A socio-economic assessment of cowpea diversity on the Ghanaian market: implications for breeding

W. Quaye, K. Adofo, E.S. Buckman, G. Frempong, J.P. Jongerden, G.T.P. Ruivenkamp

Research output: Contribution to journalArticleAcademicpeer-review

8 Citations (Scopus)

Abstract

Given the importance of cowpea [Vignaunguiculata(L)Walp] in fighting malnutrition and poverty, a socio-economic assessment of cowpea diversity found on the Ghanaian market was conducted. The objective was to investigate emerging consumer preference for cowpea and make recommendations for the development of tailor-made varieties. Forty-seven cowpea accessions were collected from traders interviewed for morphological characterization to ascertain the degree of diversity. Data was subjected to Hierarchical Cluster Analysis using Genstat Discovery Edition 3 software and variations among the cowpea varieties based on the selected seed traits established. Cowpea varieties found on the markets were broadly categorized into foreign and local varieties and usually named after their sources. Foreign Cowpea varieties were very popular on the markets surveyed as reflected in the per cent distribution of respondents by cowpea varieties sold; Niger (52%), Burkina Faso (50%), Togo (46%), Lagos (36%) and Ghana (18–21%). At the trader level, the order of preference for cowpea characteristics was cleanliness (stone free and no dirt), colour (white seed colour), easy to cook, taste, size, less weevil damage, dryness and place of origin ranked in decreasing order of importance. At the consumer level, cleanliness that was also tied to the extent of weevil damage was ranked most important. This was followed by seed colour (preferable white), short cooking time, size and taste. From the sociological perspective, concerns are raised on the impact of past cowpea breeding activities giving the level of competitiveness and market performance of locally improved varieties observed. Recommendation is made for traders and consumers to be considered as relevant actors in all the stages of crop improvement and breeding activities. This is crucial for enhanced small-holder farmer market access and strengthened food networks in rural economies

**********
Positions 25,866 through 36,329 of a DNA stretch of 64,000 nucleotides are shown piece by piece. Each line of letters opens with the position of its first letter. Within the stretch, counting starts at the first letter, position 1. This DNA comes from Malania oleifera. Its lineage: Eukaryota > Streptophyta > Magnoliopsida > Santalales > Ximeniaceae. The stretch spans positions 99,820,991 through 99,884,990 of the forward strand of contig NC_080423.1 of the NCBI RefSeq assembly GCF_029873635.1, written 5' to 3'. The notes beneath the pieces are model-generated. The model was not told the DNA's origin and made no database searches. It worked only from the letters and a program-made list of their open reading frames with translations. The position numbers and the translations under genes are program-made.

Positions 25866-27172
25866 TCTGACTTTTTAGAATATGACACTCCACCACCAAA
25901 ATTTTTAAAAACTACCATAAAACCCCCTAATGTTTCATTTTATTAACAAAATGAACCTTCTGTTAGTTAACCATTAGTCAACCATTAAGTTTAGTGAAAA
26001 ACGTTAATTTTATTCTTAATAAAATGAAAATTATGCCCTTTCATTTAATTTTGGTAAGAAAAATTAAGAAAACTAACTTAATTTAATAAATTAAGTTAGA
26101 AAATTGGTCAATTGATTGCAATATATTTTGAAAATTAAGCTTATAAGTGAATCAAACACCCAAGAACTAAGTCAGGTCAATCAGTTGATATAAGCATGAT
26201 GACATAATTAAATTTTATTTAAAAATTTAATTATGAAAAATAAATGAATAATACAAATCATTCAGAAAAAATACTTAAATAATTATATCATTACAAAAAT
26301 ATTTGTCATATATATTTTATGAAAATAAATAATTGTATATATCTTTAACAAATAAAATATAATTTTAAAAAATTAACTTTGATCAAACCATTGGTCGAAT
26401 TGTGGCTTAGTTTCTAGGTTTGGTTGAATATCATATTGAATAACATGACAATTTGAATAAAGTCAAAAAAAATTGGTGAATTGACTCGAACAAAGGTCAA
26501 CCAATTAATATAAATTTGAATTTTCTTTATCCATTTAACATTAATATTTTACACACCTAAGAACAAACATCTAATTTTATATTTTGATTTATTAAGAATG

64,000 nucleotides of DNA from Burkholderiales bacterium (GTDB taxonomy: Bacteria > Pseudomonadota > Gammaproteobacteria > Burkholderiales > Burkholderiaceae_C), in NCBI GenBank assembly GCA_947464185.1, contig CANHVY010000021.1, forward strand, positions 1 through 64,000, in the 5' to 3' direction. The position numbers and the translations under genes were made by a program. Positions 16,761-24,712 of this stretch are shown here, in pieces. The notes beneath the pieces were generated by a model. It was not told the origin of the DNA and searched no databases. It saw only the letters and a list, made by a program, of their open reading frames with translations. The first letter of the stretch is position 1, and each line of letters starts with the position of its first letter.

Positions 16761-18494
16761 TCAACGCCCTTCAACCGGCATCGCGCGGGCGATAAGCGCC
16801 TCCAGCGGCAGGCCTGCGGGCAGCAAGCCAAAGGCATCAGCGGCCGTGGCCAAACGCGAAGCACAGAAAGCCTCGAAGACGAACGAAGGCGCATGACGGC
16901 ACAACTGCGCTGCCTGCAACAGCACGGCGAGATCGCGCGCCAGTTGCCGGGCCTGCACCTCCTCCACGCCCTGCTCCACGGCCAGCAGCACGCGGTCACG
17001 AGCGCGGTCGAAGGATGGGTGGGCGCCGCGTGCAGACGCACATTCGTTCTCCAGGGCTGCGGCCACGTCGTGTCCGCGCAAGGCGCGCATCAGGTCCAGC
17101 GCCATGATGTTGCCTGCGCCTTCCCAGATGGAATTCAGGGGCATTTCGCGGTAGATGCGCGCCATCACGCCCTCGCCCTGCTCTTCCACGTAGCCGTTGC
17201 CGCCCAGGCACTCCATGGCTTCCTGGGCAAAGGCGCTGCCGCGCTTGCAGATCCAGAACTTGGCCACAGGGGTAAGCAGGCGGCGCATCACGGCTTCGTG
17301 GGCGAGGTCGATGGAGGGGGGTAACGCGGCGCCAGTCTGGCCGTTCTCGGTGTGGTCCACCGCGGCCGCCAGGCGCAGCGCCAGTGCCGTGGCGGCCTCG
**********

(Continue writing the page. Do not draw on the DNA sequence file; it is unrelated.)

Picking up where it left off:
Original languageEnglish
Pages (from-to)679-687
JournalInternational Journal of Consumer Studies
Volume35
Issue number6
DOIs
Publication statusPublished - 2011

Keywords

  • food sovereignty
  • network

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